E-commerce and online transaction have certain risks that are inherent to the domain. Theft of digital identity and blocking and hacking of accounts are the cost we risk incurring in exchange for convenience.
The online presence of the art market has grown substantially in the past decade, as there has been a general increase in the number of young collectors who are of the digital age. With online art sales on the rise, it is important for collectors to know the risks they face while dealing online in an art context.
Due diligence is of utmost importance while buying art, and the digital space is no exception to the rule. Following are a few significant areas of interest :
- Authenticity : With other conditions remaining the same, authenticity is the single most important factor that dictates both price and value of an artwork. A collector of art must always insist on a certificate of authenticity from the seller (be it the artist herself, or an intermediary).
- Provenance : Provenance refers to the history of the artwork. This includes information on the year that the work was created and which collections and exhibitions it has been in ever since. Not only provenance factor in the value of an artwork, but researching provenance may notify the buyer of any ‘red flags’. For example, if the work was stolen from its previous owner, the current seller may not have clear title and therefore cannot legally sell the work.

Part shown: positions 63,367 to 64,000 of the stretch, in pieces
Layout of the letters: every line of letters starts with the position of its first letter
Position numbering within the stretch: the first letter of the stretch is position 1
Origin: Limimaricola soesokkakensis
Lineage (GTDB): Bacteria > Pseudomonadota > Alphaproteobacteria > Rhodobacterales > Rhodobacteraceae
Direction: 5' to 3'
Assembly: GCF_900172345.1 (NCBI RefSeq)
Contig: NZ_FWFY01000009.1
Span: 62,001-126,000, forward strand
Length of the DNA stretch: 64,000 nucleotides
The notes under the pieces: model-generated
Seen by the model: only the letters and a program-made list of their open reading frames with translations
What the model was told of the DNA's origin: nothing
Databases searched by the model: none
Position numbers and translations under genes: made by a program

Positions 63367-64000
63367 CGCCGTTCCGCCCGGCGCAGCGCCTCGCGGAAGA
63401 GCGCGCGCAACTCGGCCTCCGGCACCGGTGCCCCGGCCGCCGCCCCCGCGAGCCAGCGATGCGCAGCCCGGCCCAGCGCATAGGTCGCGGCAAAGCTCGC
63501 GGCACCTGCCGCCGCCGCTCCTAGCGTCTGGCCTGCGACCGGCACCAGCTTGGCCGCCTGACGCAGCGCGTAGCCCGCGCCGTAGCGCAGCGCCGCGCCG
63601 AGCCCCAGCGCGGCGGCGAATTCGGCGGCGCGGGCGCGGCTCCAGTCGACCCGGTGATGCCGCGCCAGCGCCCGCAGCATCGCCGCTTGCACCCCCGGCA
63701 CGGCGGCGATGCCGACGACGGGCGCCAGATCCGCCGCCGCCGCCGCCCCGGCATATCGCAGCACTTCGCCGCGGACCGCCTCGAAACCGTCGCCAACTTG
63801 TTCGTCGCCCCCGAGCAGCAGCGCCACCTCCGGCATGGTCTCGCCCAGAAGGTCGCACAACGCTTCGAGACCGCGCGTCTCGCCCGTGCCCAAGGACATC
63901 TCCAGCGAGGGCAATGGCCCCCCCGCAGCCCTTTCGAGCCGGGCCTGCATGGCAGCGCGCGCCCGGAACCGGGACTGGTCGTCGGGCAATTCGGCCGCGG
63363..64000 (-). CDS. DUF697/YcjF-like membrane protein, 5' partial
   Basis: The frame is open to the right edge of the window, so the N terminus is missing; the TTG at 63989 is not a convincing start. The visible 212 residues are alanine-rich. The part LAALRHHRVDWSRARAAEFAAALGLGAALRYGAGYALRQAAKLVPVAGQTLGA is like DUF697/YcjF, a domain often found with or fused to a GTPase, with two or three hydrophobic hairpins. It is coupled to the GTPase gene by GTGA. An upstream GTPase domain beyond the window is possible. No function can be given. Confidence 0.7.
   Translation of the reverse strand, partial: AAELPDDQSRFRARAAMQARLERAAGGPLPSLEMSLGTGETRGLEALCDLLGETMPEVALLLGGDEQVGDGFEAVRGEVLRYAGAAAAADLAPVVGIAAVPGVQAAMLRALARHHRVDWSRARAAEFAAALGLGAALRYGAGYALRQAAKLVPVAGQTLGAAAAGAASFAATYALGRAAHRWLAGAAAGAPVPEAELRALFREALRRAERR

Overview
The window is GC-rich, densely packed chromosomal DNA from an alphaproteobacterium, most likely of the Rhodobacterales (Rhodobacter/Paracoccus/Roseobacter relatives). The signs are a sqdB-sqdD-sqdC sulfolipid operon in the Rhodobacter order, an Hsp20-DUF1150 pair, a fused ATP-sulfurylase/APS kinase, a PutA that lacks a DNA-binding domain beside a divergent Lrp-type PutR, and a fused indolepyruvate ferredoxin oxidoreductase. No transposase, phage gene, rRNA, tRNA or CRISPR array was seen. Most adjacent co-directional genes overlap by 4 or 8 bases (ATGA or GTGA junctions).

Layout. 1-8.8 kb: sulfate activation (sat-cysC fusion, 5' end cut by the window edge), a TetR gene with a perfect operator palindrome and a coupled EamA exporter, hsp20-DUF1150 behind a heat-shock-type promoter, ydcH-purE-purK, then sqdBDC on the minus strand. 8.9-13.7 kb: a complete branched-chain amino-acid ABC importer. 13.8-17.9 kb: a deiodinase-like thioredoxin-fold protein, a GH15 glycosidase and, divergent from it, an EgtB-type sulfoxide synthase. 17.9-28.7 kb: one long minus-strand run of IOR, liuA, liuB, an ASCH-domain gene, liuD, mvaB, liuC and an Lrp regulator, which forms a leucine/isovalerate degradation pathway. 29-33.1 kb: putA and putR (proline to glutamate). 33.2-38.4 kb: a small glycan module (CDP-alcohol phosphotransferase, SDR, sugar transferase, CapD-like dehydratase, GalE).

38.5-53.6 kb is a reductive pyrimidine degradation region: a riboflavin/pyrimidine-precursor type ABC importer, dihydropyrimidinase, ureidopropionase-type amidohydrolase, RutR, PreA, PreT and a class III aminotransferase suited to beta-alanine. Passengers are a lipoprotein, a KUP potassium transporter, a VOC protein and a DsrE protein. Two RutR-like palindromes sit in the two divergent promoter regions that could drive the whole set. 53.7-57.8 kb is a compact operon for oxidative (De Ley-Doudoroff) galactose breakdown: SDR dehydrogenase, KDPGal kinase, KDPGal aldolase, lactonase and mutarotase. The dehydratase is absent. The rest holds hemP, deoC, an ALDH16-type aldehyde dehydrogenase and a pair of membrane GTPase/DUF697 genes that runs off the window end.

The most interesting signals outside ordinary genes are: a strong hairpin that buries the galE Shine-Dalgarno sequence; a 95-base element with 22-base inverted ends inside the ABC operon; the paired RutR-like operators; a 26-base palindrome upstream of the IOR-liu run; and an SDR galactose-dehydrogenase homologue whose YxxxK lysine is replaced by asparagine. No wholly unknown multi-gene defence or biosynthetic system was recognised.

- Condition Report : A collector buying online often doesn’t have the chance to see an artwork in person before purchase. Condition reports are therefore vital in providing information of any damage the work may have suffered and any loss of value thereafter.
- Guarantee : A written guarantee with reasonable terms and conditions can indemnify both buyer and seller from any issues arising after the transaction is complete.
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